May 11, 1848. 

" My dear Sir, — The anus and the man arrived in 

safety yesterday, and I am glad to know tlie names of two 

of the eighty Edinburgh friends who liave taken such a 

side of coaches (as I should if I were a great prince), I 
would, whether I smoked or not, have a case of the best 
llavanas in my pocket, not for my own smoking, but to 
give them to the snobs on the coach, who smoke tlie vilest 
crheroots. Tliey jjoisoa the air with the odor of their filthy 
weeds. A man at all easy in circumstances would spare 
himself much annoyance by taking the above simple pre- 

" A gentleman sitting beliind me tapped me on the back, 
and asked for a light. He Mas a footman, or rather valet. 
He had no livery, but the three friends who accompanied 

Thackeray's literary career. 31 

kind method of sbowing; their n:ood-will towards me. If 
you are ^rati I aai gratior. Such tokens of regard & sym- 
pathy are very precious to a writer like myseh", who have 
some ditticulty still in making people understand what you 
have been good enough to tind out in Edinburgh, that 
under tiie mask satirical there walks about a sentimental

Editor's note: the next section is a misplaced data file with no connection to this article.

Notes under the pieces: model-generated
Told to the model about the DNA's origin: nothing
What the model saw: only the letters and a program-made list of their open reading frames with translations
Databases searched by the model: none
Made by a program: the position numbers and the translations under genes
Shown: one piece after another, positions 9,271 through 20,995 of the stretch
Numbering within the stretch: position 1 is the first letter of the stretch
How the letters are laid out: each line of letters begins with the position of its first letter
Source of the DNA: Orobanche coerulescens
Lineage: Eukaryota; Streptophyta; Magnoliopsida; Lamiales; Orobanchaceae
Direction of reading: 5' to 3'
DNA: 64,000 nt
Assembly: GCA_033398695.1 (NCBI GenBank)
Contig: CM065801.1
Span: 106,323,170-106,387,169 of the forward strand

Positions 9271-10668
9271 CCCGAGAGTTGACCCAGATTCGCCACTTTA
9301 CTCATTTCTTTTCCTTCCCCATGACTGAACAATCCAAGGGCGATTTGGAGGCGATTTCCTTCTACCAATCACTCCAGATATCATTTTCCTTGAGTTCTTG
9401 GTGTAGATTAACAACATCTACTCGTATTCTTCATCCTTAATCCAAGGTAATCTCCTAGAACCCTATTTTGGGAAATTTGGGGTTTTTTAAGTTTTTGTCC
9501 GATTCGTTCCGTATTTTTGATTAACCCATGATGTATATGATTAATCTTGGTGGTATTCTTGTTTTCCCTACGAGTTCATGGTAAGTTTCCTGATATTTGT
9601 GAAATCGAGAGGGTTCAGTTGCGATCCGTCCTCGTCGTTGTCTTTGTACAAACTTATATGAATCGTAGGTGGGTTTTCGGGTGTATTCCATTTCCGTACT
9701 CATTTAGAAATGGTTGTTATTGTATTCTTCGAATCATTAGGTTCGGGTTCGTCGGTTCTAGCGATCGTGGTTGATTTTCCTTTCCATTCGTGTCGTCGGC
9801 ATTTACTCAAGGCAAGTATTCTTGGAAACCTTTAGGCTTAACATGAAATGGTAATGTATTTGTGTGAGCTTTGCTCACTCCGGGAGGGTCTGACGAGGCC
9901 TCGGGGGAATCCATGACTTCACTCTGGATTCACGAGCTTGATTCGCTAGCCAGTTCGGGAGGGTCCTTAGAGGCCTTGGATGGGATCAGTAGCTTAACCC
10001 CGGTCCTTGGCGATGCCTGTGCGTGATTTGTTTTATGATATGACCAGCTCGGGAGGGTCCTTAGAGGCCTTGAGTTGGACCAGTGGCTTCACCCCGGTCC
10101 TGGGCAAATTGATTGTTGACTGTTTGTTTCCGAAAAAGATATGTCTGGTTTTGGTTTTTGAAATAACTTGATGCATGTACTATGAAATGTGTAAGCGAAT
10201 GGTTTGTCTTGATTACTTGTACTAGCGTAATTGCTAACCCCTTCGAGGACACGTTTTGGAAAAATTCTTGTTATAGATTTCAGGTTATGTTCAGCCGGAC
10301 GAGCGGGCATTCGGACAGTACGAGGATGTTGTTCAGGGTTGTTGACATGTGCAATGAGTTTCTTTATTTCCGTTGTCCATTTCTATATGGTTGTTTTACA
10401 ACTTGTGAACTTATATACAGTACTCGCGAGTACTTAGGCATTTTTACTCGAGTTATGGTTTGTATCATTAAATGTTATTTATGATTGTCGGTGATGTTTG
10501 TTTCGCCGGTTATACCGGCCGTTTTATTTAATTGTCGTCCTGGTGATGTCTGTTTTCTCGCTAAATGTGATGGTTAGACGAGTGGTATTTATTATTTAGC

gentleman who means hot unkindly to any mortal person. 
1 can see exactly the same expression under the vizard of 
my liiile friend in silver, and hope some day to shake the 
whole octogint by the hand gratos Sc grata?, and thank 
them for their friendliness and regard. I think I had best 
say no more on the subject, lest 1 should be tempted into 
some enthusiastic writing of wi» I am afraid. I assure you 
these tokens of what I can't help acknowledging as iwpu- 
larity — make me huml)le as well as grateful — and make 
me feel an almost awful sense of the responsibility wi» falls 
upon a man in such a station. Is it deserved or unde- 
served ? Who is this that sets up to preach to mankind, 
and to laugh at many things w^ men reverence ? 1 hope I 
may be able to tell the truth always, & to see it aright, ac- 
cording to tlie eyes wb God Almighty gives me. And if, in 
the e.vercise of my calling I get friends, and find encourage- 

hini were tall men in pepper-and-salt undress jackets, with 
a duke's coronet on their buttons. 

"After tapping me on the back, and when he had finished 
liis cheroot, the gentleman produced another wind instru- 
ment, which he called a ' kinopiuni,' a sort of trumpet, on 
which he showed a great inclination to play. lie began 
puffing out of the kinopium an abominable air, which he 
,aid was the 'Duke's March.' It was played by the par- 
ticular request of the pepper-and-salt gentry. 

" The noise was so abominable, that even the coachman